Understanding Machine Learning: A Conceptual Approach
Machine learning is a technique used to create very complex algorithms in an efficient manner. The idea is that by using ML, engineers are able to make algorithmic models that can understand inputs with thousands or millions of interconnected variables and make sense of them to give a coherent output. Although, theoretically, these models could be manually crafted with specific rules, if your input consists of a lot of complex data this could make manual approaches unviable.
ML came to solve this, the technique goes as follows:
Designing a Neural Network
You design an architecture capable of analysing a lot of data and that outputs the format you expect. For example, maybe your input consists of a thousand variables, and you want a model capable of distinguishing between two categories. The input could be facial characteristics and the output could be telling if it is a genuine face or an attack.
One of the main characteristics of these architectures is that they allow for all the input variables to influence each other. The other characteristic is that they have a large number of internal parameters which must be tuned in order for the model to work. This is what is called an artificial neural network, ANN.
The term ANN, and the underlying theories on which ANN is based have been around since the last century, but it has been more recently, with the emergence of more powerful computing, that they have gained a lot of relevance.
Other architectures apart from ANN exist, but we will focus on this one because it is one of the most versatile and popular.
Training a neural network
Initially, this ANN will not give the desired output given an input. This is because their internal parameters have not been tuned. The goal is to set the values of these internal parameters so that given those 1000 input variables, the model will output the correct gender. How is that done? Through “training”.
Training a neural network consists of an automated way of tuning its internal parameters so that the resulting model behaves the way intended. In our example, you want the model to detect spoofing if the input is from an attack sample, and to classify as genuine otherwise.
There are multiple ways a network can be trained, but all these approaches require the use of data. Which data? The data we are trying to model. The main way ANNs are trained is by using the supervised learning paradigm. In supervised learning, you use the input samples and the desired output for each sample, run them through the model, and update the network’s parameters so that it makes the model output closer to the desired one. Through enough iteration and following the rules of the paradigm, the parameters of the model will achieve an optimum state and the model will have learned the task.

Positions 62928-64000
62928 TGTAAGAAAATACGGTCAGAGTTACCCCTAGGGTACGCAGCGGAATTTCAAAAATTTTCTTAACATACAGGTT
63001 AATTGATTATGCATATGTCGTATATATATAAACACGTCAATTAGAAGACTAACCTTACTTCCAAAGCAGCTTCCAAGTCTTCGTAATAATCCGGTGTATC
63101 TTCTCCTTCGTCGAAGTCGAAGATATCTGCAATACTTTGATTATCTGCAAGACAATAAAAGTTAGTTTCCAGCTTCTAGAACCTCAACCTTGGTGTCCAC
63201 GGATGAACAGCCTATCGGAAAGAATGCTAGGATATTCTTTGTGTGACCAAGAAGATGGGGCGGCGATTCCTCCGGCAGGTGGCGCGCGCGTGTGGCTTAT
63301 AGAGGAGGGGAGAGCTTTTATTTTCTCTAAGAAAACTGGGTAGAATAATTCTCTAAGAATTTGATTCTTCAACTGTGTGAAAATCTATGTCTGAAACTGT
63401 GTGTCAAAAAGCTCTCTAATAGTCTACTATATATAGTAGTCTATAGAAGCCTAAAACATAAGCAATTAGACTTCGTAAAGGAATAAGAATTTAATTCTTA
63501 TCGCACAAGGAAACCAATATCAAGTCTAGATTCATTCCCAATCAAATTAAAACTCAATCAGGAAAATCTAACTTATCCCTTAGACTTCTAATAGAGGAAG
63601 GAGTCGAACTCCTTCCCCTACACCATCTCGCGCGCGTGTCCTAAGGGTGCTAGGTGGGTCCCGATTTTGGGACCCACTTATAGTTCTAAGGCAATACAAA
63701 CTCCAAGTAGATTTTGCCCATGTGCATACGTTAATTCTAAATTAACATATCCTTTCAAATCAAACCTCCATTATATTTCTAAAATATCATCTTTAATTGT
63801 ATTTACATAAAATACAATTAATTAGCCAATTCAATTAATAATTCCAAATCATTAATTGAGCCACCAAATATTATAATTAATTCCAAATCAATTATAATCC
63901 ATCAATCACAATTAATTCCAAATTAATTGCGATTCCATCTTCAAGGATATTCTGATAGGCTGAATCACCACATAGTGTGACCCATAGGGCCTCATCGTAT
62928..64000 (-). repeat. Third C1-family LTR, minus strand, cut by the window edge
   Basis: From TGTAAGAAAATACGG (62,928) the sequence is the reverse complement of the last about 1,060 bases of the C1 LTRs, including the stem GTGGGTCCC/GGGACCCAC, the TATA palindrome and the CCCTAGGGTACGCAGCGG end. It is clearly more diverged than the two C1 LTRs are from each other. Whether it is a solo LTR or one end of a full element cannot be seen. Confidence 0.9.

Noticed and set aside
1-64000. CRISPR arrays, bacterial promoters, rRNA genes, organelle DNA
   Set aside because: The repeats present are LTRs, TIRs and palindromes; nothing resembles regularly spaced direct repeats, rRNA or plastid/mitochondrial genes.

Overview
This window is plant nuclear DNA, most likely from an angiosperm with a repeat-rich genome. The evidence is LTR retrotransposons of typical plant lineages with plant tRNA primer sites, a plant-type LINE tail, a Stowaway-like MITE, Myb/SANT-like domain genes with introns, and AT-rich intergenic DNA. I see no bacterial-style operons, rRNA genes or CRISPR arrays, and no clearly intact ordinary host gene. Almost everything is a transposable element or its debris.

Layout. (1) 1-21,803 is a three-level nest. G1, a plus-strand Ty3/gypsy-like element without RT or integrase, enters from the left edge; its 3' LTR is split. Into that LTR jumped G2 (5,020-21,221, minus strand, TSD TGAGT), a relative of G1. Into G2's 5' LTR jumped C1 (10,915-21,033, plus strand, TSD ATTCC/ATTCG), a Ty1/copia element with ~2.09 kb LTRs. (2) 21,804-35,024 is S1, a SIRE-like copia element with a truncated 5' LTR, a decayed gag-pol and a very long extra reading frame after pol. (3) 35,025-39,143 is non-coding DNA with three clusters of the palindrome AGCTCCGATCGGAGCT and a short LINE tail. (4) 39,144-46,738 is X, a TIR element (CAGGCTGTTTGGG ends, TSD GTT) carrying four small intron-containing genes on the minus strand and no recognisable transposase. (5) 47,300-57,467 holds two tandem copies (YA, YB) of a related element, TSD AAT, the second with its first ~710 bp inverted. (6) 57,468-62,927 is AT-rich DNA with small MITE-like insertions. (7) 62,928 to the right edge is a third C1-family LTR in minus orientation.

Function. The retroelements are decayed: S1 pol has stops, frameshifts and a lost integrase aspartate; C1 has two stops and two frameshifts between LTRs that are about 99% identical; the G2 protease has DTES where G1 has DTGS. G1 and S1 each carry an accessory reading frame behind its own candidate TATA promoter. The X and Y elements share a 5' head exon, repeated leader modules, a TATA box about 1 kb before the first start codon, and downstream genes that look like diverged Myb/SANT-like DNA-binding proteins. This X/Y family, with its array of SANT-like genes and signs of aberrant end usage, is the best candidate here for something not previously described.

So yes, in order to make an ML model that classifies some input data, you will need in the first place to have that data already classified. The resulting model, if correctly trained, will be able to generalize and classify/predict data that it was never trained with. The idea behind ML is that you can automate a task that is too complex for a manually crafted algorithm or that requires a lot of human resources but has already been solved.
Machine learning applies to various industries
- Healthcare: Predictive modelling for disease diagnosis and treatment recommendations.
- Finance: Fraud detection, algorithmic trading, and credit risk assessment.
- Natural Language Processing: Speech recognition, sentiment analysis, and language translation.
- Autonomous Vehicles: Object detection, path planning, and self-driving capabilities.
Understanding the conceptual aspects of machine learning is essential to grasp its potential and limitations. As the field continues to evolve, machine learning is poised to transform industries and drive innovation in the years to come. At Alice, machine learning is at the heart of our technology enables us to verify millions of identities every year.
What about deep learning?
When we scale these principles to large architectures and big datasets and training procedures, we call it deep learning. Because more parameters are used to model the task, the resulting network will be able to learn more complex problems. Deep learning lies behind the most recent advances in machine learning, such as generative AIs and large language models such as ChatGPT or Google Bard.